Wednesday, August 19, 2015

Netflix Junk – Starry Eyes and The Pact

Starry ISIS

  • Starring and directed by some people
  • Fear Factor: Goes from creepy to just sickening in 3.5
  • All of them, but mostly 7th and 9th circle

Starry Eyes tells the story of an ambitious, disgruntled wannabe actress who quits her demeaning day job and sells her soul and dignity to a sleazy, obviously ill-intentioned producer to star in a cheap horror movie called “The Silver Scream”.  In other words, Starry Eyes tells the story of the lead actress in the movie Starry Eyes.  The parallel becomes even more apparent when one reads the behind-the-scenes tidbits and learns that the actress Sarah actually went the full distance and stuffed her mouth full of real bugs for a scene, just as the movie character Sarah went all the way and stuffed her mouth full of… the producer in order to get the “part”.  But let’s focus on the storytelling or lack thereof.

The movie’s pretty interesting for about the first fifty minutes when we don’t know exactly what the Astraeus Studio is seeking from a leading lady and Sarah is wavering between shooting a small film with her friends or signing onto a mainstream release that will play in theaters everywhere.  There’s a strong mystery surrounding the auditioning process that enables one to overlook the mostly crappy acting and writing, and I appreciated that the ensuing horror was based on the weighted decisions of a protagonist who has the ability to choose between a humble life and potential stardom, the devil she knows and the devil she doesn’t.  A lot of these slasher, satanic cult, mythical monster, whatever-the-heck-Starry Eyes-is movies mistakenly revolve around a series of preordained disasters that befall characters who are trapped in an enclosed environment and can’t do anything to avert their gruesome ends, so it was reassuring for a short while to see a movie where the characters have a semblance of control over their destiny.  Just so, I found it all the more disappointing that the protagonist makes the phone-call-of-no-return just because she’s high from a pill that her guy friend gave her earlier with no sinister implications suggested by the direction or acting.  Would Ripley’s heroic return to rescue Newt from the Alien Queen have nearly the same dramatic effect if she was stoned at the time, couldn’t find her way back to the shuttle, and just stumbled into the egg room by happenstance?  What if The Shining was just a movie about Jack Torrance having a wee bit too much to drink and trashing the Overlook Hotel in his inebriated rage?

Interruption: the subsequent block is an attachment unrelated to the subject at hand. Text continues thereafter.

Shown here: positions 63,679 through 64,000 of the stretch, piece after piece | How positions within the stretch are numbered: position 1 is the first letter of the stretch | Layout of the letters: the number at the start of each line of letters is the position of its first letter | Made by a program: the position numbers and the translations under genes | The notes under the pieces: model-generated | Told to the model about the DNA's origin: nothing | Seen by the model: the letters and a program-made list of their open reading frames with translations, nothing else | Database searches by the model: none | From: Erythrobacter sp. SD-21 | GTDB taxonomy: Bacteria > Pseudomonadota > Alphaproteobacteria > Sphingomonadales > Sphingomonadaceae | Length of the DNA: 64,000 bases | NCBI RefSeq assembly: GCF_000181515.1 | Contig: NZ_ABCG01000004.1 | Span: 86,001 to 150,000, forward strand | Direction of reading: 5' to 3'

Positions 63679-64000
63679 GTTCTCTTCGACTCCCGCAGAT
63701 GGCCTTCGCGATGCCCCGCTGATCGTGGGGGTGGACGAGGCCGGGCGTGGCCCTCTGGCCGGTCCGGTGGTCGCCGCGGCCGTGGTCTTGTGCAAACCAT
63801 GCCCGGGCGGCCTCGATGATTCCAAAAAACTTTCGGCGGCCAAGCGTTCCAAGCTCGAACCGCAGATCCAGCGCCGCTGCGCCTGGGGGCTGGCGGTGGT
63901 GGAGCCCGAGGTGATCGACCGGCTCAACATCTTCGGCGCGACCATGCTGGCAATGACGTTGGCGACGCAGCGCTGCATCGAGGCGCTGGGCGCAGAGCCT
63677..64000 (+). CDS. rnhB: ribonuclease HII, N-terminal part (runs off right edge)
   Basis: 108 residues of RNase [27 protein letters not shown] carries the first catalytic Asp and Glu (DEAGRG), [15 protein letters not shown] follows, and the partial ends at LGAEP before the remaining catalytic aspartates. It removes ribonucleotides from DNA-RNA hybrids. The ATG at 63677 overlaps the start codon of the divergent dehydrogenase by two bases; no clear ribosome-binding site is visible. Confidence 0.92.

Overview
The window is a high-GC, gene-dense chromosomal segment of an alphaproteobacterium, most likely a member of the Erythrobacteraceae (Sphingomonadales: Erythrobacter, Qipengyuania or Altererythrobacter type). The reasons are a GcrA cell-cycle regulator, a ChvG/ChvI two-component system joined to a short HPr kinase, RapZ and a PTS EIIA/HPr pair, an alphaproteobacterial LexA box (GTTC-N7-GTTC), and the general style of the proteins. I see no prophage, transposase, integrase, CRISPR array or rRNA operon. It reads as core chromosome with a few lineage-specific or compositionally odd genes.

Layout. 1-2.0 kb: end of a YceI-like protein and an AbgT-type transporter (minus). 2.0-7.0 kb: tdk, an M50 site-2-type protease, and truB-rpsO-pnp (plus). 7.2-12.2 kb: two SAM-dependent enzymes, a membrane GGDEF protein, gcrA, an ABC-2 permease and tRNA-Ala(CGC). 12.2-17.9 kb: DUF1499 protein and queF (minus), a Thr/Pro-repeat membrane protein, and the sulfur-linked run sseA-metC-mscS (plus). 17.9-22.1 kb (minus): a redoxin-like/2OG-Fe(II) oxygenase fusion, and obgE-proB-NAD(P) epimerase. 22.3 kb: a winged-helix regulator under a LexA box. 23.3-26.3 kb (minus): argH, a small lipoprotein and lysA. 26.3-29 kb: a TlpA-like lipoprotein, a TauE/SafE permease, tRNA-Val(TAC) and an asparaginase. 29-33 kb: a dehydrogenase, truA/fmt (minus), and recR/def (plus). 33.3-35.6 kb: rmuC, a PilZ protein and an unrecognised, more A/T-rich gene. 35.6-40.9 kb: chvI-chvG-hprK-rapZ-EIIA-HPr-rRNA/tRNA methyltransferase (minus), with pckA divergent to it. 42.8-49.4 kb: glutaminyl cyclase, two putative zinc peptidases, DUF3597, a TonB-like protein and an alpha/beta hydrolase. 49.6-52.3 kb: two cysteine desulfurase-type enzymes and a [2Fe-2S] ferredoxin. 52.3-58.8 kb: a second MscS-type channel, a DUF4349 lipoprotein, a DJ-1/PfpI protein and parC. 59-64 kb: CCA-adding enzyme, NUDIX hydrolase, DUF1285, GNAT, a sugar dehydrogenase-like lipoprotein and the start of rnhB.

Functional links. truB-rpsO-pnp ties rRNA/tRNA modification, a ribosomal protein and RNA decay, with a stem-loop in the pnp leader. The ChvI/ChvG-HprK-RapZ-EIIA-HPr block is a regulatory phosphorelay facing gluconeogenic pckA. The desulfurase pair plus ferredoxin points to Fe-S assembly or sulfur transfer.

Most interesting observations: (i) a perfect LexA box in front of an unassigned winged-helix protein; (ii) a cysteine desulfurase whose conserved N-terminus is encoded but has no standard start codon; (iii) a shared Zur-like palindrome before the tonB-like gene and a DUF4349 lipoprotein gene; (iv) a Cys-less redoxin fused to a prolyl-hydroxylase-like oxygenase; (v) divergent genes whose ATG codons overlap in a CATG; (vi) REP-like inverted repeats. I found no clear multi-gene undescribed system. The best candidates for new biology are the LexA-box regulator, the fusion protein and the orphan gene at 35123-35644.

But the leading lady takes the pill and heads back to the blatantly sinister producer to show him that she’s willing to do whatever it takes to succeed, or something.  Then she wakes up in bed after a fade-to-black and goes to work looking absolutely sickly.  Soon she’s fired from her food service job after drooling on someone’s French fries and slapping her boss, who already fired and re-hired her once for no reason except that this scene can take place, which is just one example of the almost thoughtless pacing behind the film.  The lascivious Tater’s restaurant manager, who admits he’s running a “cheesy”, Hooters-like establishment with its Tater’s Girls, Tater-tots, and other banal expressions but prides himself on giving respectable employment to those who have no other options, never shows up again even though he’s the most engaging, multi-dimensional character and we know that Sarah loathes him with a passion.